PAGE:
Americans Stink at Math (But We’re Much Better Now)

By 07/25/2014

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Elizabeth Green’s story for Sunday’s New York Times Magazine, “Why Do Americans Stink at Math?” is a must-read. Green illustrates our national struggles with math in numerous and at-times painful ways–in particular, read about how customers preferred McDonald’s 1/4-pound hamburger over A&W’s 1/3-pound patty because they thought it had more meat. Her piece is entertaining and seamlessly brings in education topics like teacher preparation, the structure of the school day, poorly aligned textbooks, Common Core, etc. It’s easy to forget she’s writing about math.

But for all the time Green spends documenting the ways Americans stink at math, she never mentions that we’ve gotten much better. That’s unfortunate, because the math results on the National Assessment of Educational Progress (NAEP) are one of the brightest spots in education. Between 1973 and 2012, the long-term trend scores of 9-year-olds rose 25 points. Due to Simpson’s Paradox, where the size of the group can mask aggregated data, the scores of white students, black students, and Hispanic students all gained more than the national average. Scores improved across all performance levels and achievement gaps narrowed. The same trends hold true for 13-year-olds. Across both ages and all groups of students, math achievement in 2012 was higher than it had ever been.

It’s worth noting that the scores for 17-year-olds have been flat overall, although the scores of white, black, and Hispanic students have all risen and achievement gaps have narrowed over time.  Still, the results of 9- and 13-year-olds would have been the most relevant for Green to include because her article mainly focuses on the basic math skills students learn in elementary grades.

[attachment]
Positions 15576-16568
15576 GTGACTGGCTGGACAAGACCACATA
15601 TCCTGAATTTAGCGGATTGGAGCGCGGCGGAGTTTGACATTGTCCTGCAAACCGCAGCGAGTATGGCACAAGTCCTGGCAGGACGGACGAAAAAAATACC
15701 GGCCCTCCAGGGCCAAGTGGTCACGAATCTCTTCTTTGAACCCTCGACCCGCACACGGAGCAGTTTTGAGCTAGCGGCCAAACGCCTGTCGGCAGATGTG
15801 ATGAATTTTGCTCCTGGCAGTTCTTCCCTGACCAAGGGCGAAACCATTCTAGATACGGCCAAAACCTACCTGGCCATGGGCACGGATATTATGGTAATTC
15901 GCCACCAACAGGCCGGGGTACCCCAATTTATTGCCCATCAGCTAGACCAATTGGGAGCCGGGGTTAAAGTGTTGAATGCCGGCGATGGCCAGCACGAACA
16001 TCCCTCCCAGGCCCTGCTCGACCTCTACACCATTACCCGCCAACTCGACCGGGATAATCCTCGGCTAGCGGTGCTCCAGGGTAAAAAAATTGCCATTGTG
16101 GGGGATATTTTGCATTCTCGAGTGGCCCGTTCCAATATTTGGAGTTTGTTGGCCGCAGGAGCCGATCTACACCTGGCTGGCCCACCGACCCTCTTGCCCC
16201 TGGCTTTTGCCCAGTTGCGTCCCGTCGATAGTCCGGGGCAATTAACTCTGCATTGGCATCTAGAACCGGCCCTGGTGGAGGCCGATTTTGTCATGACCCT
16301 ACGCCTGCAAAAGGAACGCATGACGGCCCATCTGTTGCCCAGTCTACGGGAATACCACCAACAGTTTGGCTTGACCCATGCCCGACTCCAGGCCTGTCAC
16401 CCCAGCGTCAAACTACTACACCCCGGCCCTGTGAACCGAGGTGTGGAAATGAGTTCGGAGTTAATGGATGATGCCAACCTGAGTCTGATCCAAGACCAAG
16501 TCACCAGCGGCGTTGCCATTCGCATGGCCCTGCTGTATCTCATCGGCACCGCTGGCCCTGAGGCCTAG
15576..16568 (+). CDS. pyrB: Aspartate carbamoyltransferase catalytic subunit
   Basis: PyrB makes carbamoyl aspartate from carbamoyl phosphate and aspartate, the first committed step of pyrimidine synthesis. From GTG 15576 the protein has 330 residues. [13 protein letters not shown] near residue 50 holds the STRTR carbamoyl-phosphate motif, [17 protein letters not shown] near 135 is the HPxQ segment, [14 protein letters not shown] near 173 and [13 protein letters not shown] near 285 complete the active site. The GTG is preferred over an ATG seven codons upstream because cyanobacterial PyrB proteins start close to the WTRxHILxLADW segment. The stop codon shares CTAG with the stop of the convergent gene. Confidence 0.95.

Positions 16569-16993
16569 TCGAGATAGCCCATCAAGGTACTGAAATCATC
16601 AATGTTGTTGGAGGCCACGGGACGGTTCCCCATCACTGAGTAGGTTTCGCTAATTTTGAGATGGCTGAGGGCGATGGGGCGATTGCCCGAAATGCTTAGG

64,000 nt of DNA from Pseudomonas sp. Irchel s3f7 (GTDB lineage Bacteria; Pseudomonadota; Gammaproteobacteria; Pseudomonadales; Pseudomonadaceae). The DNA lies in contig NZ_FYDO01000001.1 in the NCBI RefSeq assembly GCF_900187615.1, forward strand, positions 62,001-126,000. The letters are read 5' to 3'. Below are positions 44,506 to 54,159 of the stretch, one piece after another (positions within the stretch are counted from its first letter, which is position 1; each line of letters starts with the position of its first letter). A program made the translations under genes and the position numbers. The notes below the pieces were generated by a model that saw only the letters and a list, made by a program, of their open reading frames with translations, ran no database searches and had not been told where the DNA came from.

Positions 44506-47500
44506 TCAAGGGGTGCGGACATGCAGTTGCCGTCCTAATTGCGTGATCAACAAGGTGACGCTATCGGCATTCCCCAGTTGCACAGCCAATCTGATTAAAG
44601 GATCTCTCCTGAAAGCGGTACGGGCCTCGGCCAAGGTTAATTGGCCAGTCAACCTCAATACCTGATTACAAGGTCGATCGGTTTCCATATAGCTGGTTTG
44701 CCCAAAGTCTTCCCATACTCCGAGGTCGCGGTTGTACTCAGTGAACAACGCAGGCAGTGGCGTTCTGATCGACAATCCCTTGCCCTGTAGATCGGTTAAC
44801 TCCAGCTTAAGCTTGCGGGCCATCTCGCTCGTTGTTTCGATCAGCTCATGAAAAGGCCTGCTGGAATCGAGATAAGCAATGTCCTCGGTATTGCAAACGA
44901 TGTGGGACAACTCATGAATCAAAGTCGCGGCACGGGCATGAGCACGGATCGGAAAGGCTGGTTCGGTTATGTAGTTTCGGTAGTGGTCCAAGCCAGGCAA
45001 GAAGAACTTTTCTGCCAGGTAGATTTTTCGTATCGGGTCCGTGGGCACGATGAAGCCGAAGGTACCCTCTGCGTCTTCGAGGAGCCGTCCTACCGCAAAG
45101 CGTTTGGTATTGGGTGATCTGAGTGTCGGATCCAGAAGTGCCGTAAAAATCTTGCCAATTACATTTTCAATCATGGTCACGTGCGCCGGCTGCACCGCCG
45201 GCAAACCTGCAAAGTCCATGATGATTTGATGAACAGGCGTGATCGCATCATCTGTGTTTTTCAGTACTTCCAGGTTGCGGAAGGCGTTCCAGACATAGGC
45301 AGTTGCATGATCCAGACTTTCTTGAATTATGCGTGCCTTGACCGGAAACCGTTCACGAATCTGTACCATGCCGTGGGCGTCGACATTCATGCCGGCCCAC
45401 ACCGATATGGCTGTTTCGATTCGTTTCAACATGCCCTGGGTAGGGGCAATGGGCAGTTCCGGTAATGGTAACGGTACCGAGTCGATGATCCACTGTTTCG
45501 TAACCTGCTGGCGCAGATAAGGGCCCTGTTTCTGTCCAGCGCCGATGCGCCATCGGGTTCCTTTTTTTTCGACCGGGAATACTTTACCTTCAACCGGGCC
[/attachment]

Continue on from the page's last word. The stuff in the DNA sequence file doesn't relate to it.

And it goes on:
No one knows for sure why math achievement has risen so rapidly, but it’s likely some combination of standards-based reforms, rising education expenditures, and falling class sizes. It may also be due to the curricular and instructional changes Green documents; I just wish she’d done a little more math.

–Chad Aldeman

This first appeared on Eduwonk

Comment on this article
  • Stanley Ocken says:

    The author writes:
    Between 1973 and 2012, the long-term trend scores of 9 -year olds rose 25 points.

    It is astonishing that no further information is offered, and that the headline states …”But we’re much better now.”

    The most elementary lesson in interpreting such information is to ask: 25 points out of what? Was the change statistically significant (this just means that the change was not due to random sampling effects, but rather was caused by something else). Was the change educationally significant (did students actually demonstrate a non-trivial gain in knowledge)?

    The trend score rose from 220 to 245 out of a total of 500.
    This would be equivalent to a change from 45 to 49 on a standard grading scale. In a technical sense, this is statistically significant (at the weakest level), namely p < .05 . Whether it is educationally significant is impossible to know from the given data.

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